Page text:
CLASSIC pasta a garlic (really) tomato sauce plus
a less garlicky variation (with jalapeno)








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For true garlic lovers, or anyone really wanting to spice up their pasta for the evening, here is a very simple, surprising tomato sauce that has a lot of garlic and oregano but melds together just perfectly. One really has to try it, to find out how smooth and spectacularly tasteful this sauce is. And it is one of those fairly loose sauce recipes where the ingredients and quantities can vary easily by wont or availability.


  • four to five pounds plum tomatoes, or other Italian varieties, chopped in quarters
  • 20 cloves of garlic (yes, 20), peeled and roughly chopped
  • eight tablespoons extra-virgin olive oil
  • about a quarter cup chopped fresh oregano
  • several sprigs of thyme
  • several sprigs of fresh rosemary
  • about one quarter cup chopped fresh parsley
  • one-quarter teaspoon red pepper flakes
  • salt and pepper
  • one teaspoon sugar

In a heavy pot, over medium heat, add the olive oil and then the garlic and the red pepper flakes. Cook the garlic until it starts to get sizzle. About two minutes. Add the tomatoes. Add some freshly ground pepper and one  teaspoon salt and the oregano, parsley, rosemary and thyme (and hum a few bars).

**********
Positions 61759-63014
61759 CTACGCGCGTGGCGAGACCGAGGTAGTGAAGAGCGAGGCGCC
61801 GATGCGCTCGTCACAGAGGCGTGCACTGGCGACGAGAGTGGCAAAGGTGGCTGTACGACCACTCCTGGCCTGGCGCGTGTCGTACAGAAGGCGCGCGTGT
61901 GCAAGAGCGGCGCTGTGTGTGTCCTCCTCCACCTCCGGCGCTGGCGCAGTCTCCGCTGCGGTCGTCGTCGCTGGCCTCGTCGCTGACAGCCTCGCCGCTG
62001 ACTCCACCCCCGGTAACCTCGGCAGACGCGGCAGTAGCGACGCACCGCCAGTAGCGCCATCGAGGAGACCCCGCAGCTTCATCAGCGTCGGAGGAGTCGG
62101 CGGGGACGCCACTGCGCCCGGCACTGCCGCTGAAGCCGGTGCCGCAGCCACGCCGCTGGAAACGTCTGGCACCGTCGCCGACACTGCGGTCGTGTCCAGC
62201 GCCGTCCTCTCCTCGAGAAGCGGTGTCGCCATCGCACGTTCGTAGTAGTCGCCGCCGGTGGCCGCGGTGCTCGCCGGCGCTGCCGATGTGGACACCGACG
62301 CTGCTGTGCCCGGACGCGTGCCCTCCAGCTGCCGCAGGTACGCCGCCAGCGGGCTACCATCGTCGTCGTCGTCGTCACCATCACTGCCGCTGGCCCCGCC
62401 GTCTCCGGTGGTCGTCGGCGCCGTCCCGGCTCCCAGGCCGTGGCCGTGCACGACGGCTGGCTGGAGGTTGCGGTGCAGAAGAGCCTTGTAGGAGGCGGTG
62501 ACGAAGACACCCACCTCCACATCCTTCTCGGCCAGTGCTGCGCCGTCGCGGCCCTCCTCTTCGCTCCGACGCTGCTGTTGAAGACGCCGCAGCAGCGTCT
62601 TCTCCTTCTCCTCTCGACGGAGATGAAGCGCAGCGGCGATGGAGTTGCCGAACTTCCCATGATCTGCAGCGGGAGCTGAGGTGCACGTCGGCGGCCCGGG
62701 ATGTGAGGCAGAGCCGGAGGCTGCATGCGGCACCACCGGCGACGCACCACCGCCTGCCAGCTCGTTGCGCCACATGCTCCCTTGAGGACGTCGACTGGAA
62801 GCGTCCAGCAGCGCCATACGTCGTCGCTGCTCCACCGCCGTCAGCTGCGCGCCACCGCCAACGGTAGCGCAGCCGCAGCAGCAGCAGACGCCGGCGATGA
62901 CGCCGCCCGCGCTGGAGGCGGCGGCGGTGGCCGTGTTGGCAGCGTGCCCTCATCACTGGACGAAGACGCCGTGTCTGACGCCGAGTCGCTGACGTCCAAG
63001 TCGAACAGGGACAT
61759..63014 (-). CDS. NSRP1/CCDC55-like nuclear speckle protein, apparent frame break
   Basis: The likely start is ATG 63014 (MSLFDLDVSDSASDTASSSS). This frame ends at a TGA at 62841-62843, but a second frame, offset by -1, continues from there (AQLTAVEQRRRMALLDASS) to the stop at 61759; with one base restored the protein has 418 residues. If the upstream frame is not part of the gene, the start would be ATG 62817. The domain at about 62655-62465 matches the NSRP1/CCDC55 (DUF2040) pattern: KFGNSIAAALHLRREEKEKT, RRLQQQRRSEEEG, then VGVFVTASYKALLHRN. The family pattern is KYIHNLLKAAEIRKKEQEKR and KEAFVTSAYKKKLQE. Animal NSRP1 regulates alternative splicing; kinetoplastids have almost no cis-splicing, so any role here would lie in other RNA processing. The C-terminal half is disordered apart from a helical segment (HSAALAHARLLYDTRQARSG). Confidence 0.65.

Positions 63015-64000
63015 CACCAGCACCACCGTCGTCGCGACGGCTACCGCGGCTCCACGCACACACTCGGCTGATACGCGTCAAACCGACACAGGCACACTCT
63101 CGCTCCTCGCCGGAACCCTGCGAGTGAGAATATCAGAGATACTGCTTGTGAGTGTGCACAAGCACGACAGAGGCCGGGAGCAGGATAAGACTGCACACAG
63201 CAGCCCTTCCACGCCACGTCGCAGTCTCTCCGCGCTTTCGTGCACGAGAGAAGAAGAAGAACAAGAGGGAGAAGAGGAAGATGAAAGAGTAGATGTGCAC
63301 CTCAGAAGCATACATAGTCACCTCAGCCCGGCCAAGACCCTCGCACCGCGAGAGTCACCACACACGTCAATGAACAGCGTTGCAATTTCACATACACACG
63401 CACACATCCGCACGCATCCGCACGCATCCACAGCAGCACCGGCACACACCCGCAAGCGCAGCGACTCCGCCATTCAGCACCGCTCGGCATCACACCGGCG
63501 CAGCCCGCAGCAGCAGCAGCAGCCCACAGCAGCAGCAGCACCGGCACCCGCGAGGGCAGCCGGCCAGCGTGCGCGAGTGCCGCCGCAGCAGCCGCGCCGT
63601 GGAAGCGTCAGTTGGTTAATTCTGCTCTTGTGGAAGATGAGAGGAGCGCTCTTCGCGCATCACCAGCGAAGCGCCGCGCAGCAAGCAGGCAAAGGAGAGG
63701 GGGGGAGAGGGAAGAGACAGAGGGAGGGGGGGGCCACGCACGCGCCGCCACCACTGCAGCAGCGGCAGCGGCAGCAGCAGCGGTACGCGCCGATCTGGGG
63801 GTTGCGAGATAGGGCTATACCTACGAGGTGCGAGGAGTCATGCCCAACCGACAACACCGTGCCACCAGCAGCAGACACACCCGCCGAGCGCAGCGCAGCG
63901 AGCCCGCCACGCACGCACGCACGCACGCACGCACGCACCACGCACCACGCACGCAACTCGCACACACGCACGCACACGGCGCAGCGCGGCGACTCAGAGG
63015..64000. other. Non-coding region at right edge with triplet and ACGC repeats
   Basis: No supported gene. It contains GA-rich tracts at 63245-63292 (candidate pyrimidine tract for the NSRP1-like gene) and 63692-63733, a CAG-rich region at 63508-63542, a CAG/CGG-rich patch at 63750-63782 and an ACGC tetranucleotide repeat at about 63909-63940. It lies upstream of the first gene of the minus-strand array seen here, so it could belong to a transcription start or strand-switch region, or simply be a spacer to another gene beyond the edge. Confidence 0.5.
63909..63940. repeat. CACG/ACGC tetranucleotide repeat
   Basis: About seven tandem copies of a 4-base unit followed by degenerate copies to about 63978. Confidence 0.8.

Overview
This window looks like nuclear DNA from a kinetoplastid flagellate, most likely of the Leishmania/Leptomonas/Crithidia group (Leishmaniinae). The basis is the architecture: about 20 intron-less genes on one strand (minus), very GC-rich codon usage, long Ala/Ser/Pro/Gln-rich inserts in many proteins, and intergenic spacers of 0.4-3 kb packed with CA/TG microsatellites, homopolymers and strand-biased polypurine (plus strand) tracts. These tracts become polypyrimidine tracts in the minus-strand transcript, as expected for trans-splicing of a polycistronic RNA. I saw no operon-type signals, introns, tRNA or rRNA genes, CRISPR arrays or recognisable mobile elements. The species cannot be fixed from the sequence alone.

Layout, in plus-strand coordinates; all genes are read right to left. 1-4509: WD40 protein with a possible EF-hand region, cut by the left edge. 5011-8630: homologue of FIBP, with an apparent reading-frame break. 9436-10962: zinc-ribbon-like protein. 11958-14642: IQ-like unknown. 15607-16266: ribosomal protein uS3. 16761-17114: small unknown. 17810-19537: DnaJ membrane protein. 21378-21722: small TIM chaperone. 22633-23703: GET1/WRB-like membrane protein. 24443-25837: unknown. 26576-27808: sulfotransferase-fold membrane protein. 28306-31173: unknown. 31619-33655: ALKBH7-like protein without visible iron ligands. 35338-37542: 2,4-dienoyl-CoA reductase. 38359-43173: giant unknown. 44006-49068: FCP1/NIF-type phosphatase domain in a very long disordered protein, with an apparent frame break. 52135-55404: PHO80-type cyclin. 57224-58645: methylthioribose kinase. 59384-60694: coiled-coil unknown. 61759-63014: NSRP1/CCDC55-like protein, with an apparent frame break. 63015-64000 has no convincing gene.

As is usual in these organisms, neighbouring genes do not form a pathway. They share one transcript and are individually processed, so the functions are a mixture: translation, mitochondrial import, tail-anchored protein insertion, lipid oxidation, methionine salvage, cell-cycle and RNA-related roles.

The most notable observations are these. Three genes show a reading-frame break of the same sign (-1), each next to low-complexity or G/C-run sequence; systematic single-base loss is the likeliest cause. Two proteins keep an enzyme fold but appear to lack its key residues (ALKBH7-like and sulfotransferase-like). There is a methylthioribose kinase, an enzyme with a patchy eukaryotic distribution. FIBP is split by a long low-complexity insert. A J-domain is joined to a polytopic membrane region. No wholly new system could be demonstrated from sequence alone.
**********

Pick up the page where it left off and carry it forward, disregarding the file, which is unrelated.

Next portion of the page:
Simmer (low heat) for an hour. Stir now and then. Let cool and run through the food mill on a medium level. Put back in pan and test for salt. Add some grindings of the pepper mill and the sugar. Bring to a quick boil and stop. Ready to serve or freeze for a later date (which really works).

variation (with jalapeno):

In his delightful book: "Eating, a Memoir", Jason Epstein offers a wonderful tomato sauce that is a simple and flavorful variation of the above. The key is that he uses less garlic (it would be hard to use more) and jalapeno pepper.

The recipe, as he describes it: coat the bottom of a heavy pot with olive oil. Add three cloves of chopped garlic and a medium sized jalepeno pepper, minced and seeded. Reduce the heat to very low. As soon as the jalepeno barely starts to brown (do not let it blacken) dump in a 28-ounce can of peeled, whole San Marzano tomatoes, coarsely chopped, along with their juice. Add some fresh oregano. Cook over medium heat. The water from the tomatoes will evaporate in about ten to fifteen minutes and the sauce will cook down to just the right density. Add some sea salt (he says) a few grains at a time "until the sauce comes smartly to life". Terrific! One can add a little carrot and onion softened with the garlic, and a touch of sugar. But he doesn't recommend it.

To finish: toss the pasta (penne recommeded) into the sauce. Serve very hot in large pasta bowls. Top each bowl generously with hand-shredded basil and a small handful of the very freshest mozarella, carefully putting the mozarella on the basil leaves and not on the pasta so it doesn't get stringy.



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